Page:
Driving under the influence is a dangerous trend, and the trend is on the rise. Why is this awful habit not yet kicked? What can be done to stop the unnecessary loss of innocent lives caused by careless drunk drivers? Law enforcement, public safety officers, DUI victims, and Las Vegas DUI lawyers agree that the problem is growing.
Drunk Driving is on the Rise Across Nevada
Not only is drunk driving on the rise in the Las Vegas Valley, but also across the entire state of Nevada. In the past week alone, there were four fatal crashes. Two individuals were killed in a DUI-related crash on August 28th, and a woman was critically injured in a crash on the following Wednesday.
Then, on Thursday morning, another individual was killed on the 215, and on Friday, an 8-year-old boy was killed by a woman driving under the influence near Eastern and Harmon. This child’s death is one of two that occurred over the holiday weekend.
A DUI Victim Shares Her Story
Ms. Alma Rodriquez lost her beloved spouse back in 2011 after a drunk driver crashed into their car near Primm, Nevada. Rodriquez said she barely survived the crash, and it was extremely hard for her when she awoke from her coma and discovered her husband had passed away.
Rodriquez had been in a coma for three weeks due to internal bleeding and two strokes. When she woke up, her family was all around her, ready to help her recover and to share the bad news of her husband’s passing.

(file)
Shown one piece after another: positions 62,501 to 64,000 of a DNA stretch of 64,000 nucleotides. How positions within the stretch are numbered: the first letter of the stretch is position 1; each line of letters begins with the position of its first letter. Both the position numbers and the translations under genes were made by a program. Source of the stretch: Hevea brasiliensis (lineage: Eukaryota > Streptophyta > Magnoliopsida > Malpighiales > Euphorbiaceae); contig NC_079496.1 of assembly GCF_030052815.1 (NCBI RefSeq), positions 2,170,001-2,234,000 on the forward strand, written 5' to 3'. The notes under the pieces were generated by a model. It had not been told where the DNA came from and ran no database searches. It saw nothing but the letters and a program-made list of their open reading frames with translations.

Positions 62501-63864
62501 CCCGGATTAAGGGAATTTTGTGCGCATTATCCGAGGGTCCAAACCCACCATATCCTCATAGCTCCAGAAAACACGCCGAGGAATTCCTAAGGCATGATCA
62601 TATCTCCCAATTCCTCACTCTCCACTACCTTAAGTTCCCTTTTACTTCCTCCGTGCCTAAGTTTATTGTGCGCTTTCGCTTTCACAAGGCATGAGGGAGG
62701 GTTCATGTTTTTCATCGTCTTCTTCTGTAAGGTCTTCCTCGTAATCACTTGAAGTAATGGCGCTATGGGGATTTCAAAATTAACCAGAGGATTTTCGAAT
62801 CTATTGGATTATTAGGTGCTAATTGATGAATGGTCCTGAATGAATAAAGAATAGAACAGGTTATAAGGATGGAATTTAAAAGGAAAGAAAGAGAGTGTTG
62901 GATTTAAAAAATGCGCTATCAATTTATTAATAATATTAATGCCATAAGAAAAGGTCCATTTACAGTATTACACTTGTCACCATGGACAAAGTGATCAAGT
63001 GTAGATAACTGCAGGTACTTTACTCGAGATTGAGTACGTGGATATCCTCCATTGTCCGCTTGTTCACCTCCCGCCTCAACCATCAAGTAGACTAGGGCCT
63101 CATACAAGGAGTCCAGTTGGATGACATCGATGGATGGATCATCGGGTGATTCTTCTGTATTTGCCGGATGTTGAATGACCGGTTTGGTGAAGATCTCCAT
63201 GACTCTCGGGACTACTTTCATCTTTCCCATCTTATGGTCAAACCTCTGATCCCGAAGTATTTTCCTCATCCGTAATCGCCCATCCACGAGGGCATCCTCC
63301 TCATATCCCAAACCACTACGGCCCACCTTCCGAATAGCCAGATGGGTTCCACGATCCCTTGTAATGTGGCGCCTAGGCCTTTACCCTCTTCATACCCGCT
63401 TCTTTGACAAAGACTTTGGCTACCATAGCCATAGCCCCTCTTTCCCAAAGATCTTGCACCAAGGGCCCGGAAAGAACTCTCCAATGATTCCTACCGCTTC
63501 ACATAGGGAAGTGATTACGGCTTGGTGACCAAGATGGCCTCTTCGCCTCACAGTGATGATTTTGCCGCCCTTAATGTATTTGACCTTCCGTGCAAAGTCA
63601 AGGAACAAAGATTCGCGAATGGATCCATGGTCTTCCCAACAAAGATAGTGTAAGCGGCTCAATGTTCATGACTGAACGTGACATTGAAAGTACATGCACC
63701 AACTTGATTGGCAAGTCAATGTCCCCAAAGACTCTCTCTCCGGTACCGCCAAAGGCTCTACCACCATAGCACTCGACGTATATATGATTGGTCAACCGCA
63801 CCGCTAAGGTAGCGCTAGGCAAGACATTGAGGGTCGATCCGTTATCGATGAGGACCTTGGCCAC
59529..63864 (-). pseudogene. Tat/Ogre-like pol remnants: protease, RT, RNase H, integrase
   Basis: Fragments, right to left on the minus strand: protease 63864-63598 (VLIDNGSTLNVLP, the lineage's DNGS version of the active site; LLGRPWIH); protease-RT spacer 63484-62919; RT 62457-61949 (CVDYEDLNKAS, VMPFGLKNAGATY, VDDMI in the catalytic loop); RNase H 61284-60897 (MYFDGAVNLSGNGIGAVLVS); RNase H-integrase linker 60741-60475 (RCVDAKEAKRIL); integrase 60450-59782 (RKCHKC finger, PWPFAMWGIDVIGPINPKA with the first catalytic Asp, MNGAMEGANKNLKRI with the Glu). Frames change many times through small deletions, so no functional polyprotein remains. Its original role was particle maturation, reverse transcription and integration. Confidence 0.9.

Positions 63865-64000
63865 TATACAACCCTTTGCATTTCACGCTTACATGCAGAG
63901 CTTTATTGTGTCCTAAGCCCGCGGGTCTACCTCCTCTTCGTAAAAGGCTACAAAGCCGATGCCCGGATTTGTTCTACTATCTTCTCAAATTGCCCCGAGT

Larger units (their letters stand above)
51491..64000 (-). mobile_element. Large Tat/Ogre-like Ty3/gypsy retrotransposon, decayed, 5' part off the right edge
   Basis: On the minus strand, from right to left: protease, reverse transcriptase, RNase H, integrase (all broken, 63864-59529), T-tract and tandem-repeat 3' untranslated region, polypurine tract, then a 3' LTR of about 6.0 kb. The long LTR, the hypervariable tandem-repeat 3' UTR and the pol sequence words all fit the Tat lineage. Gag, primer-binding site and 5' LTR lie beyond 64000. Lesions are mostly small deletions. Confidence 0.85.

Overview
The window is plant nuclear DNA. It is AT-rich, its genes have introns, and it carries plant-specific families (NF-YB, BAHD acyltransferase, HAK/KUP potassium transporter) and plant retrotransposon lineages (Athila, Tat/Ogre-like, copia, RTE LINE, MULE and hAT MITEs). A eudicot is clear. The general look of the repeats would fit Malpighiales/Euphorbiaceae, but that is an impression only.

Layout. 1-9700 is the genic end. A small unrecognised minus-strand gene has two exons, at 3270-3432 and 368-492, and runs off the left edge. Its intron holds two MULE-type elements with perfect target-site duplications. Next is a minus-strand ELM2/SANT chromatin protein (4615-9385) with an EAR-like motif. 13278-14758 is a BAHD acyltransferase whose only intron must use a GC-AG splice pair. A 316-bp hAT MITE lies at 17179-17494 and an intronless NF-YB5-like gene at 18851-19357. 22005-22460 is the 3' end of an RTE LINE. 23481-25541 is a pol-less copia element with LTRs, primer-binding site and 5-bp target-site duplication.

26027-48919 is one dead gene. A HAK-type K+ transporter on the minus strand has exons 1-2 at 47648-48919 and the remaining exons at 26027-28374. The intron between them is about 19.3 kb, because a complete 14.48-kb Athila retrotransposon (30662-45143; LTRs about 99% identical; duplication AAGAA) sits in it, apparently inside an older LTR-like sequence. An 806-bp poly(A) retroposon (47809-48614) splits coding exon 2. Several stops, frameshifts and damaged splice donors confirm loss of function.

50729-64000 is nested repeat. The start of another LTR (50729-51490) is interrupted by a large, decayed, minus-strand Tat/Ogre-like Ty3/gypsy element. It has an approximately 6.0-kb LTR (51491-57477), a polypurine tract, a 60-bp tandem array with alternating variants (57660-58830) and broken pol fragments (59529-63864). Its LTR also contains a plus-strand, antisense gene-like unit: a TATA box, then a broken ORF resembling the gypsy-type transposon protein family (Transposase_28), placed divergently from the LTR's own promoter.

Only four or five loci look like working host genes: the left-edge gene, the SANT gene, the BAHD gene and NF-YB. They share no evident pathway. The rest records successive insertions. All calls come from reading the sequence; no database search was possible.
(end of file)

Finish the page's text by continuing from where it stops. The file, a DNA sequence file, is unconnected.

After a long road to recovery, Rodriquez, who has four children, decided to share her story with the public to help prevent DUIs in the future. She also teaches victim impact panel classes.
Statistics Show a DUI Trend
In the last ten years, there has been a steady increase in DUI deaths in Nevada. Last year, impaired drivers caused a third of the overall road fatalities in Nevada.
According to Andrew Bennett, with the Department of Public Safety, there was an overall dip of about 6% in road deaths in Nevada from 2016 to 2017. However, during that same period, the DUI fatal crashes went up by more than 40%.
“Please don’t drive if you are drunk,” Rodriquez pleads. Seven years after the crash that killed her husband, half her body remains numb, and she has health problems persisting.
Starting October 1st of this year, ignition interlocks will be required for all DUI offenders. But how can we prevent the first offenders from committing the initial, deadly crimes?
Public Officials Plead With the Community
Law Enforcement is calling upon the public to step up and help with the matter. Nevada Highway Patrol trooper, Jason Buratczuk said Friday at the agency’s southern command headquarters, “It really comes down to personal responsibility. We need the public’s help.”
As mentioned before, the recent holiday weekend, Labor Day, was a particularly deadly time. At this meeting, it was revealed that there were 16 fatal crashes between August 31st and last Friday afternoon, according to the Office of Traffic Safety, who was present at the meeting. Nine of the crashes were in Clark County, and about half (if not more) were DUI-related. The number is expected to rise as toxicology, and blood tests come in.
“We’ve completely turned into a selfish driving community,” Metro traffic Sgt. Paul McCullough said on Friday.
Remember the driver that killed the innocent 8-year-old boy? She was driving 103 miles per hour in a 45 mph speed zone.
The woman was Aylin Alderette, and she caused a three-vehicle crash after running a red light at the exceptionally high speed. The investigation determined Alderette’s speed from her Camaro’s black box, according to the arrest report. A dash camera also captured her car running the red light before the fatal crash.